Stephen Tompkinson and Jessica Johnson star in a new, critically-acclaimed production of Willy Russell’s award-winning play Educating Rita at York Theatre Royal from 31 August to 4 September.
Celebrating it’s 40th Anniversary, Willy Russell’s play Educating Rita was a victim to the lockdown, but finally made its way to York Theatre Royal this week, with Stephen Tompkinson and real-life partner Jessica Johnson, reprising roles Frank & Rita from this classic production.
We are introduced to Frank, an Open University Professor, and Rita (Susan), a working-class hairdresser looking to broaden her outlook on the world through literature. Both parts are played by Johnson and Tompkinson with real fire, and a raw exuberance that just works on stage in this version; Johnson very much channels Julie Walters’ performance in the 1983 movie offering a closer experience to the film than previous versions of the production.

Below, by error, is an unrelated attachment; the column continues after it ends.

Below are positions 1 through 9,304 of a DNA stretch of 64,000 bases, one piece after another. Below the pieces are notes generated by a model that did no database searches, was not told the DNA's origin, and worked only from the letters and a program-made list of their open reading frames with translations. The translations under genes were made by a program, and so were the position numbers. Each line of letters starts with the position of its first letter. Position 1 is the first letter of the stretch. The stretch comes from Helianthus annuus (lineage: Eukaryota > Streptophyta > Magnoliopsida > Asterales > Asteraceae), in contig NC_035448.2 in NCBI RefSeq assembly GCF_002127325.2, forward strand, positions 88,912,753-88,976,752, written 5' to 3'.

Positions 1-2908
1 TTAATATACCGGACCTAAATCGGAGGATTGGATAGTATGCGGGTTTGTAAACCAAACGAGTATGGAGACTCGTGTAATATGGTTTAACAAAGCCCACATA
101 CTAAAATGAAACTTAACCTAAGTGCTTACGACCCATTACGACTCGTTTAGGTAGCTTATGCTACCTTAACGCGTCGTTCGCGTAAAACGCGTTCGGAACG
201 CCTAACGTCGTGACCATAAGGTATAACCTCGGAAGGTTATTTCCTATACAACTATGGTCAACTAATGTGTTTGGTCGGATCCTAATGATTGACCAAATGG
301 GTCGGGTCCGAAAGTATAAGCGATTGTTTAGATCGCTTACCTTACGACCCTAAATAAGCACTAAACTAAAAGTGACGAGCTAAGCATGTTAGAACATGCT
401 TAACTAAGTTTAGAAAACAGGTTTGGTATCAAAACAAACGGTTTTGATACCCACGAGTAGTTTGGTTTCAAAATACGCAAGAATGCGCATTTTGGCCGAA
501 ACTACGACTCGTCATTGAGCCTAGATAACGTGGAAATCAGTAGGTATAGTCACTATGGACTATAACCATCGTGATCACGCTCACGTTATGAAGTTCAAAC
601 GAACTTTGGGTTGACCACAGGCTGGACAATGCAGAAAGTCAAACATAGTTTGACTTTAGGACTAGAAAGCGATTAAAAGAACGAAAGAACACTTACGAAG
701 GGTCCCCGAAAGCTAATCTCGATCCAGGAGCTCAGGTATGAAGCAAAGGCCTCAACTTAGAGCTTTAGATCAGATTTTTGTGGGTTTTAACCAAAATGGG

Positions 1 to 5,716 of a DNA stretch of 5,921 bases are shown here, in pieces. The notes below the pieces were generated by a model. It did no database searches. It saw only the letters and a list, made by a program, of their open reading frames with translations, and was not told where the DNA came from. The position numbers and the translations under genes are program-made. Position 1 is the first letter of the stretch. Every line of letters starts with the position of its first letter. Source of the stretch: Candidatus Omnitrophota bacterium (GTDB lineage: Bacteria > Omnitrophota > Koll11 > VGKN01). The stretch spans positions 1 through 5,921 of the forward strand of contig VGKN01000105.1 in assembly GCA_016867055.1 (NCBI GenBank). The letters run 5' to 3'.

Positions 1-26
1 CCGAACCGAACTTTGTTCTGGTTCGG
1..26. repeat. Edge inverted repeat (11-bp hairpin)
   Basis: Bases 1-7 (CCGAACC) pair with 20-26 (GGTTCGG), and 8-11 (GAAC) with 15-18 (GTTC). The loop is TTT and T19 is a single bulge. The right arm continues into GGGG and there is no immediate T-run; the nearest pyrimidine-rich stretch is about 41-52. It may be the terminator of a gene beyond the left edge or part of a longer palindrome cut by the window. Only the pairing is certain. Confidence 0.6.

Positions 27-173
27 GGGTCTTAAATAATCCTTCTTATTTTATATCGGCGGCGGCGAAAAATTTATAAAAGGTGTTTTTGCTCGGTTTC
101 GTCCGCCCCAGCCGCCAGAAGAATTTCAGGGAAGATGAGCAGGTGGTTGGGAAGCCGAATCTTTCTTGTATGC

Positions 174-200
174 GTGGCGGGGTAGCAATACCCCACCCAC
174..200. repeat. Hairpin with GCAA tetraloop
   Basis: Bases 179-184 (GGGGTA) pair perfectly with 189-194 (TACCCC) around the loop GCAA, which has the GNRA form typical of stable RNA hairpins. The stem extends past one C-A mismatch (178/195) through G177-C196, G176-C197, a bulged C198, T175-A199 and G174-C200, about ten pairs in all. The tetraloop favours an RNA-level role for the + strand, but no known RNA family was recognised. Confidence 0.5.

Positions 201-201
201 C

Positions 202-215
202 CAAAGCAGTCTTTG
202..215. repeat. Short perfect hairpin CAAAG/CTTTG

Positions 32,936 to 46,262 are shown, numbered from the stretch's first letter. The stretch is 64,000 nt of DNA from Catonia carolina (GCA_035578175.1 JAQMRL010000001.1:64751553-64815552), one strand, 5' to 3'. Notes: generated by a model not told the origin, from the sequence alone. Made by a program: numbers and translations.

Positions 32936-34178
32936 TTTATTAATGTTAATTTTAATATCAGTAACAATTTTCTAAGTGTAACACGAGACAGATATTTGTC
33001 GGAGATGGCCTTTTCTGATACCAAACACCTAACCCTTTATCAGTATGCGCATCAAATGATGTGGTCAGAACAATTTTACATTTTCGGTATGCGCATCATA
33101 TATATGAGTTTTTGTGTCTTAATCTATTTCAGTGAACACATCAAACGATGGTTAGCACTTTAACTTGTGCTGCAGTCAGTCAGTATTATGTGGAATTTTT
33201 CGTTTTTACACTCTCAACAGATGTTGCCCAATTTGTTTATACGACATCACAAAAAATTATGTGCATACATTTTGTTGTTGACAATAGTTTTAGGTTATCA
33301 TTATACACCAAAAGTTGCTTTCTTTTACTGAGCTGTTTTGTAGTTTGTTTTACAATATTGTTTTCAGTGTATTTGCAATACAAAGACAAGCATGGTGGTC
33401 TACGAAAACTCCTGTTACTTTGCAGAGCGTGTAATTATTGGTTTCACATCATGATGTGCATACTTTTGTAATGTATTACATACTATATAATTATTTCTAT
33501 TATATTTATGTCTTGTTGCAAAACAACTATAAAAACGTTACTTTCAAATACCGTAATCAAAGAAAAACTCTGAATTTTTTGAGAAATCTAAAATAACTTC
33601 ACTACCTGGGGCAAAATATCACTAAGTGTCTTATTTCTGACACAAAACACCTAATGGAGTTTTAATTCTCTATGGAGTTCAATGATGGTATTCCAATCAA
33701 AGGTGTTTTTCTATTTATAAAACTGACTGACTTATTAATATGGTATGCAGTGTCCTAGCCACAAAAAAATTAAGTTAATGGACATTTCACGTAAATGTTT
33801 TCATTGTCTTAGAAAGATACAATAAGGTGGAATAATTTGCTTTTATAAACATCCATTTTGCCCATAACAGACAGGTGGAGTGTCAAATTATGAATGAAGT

Many works from 40 years ago struggle to stand the test of time, especially when discussing themes around social mobility, or culture, but Russell’s script is just as pertinent and almost harrowingly relevant in 2021 as it was back in 1980. Educating Rita is fast paced, challenging many topics in just 90 minutes, but the direction and production this time round, feels very real, and almost like it’s set in the present day, such is the cleverness of the writing.
Olivier and Tony-award winning producer David Pugh said: “Rita is the most extraordinary character – she wanted to change and learn so much and that’s everything we are going through at the moment, to adapt to the world as it is now. What we know is that Educating Rita gives you a great night out at the theatre and that’s the best any of us can hope for.”
The intenseness of the couple on stage was electrifying to watch. The two actors bounced off each other and you could tell they were having genuine fun on stage – when fun is being had on stage, it is definitely being had in the audience. From cute comedy such as referring to assonance as “getting the rhyme wrong” through to intense jealousy being shown by Frank, Educating Rita has it all. Drama, humour, entertainment and I can honestly say this version was the best I’ve seen in its 40 year history.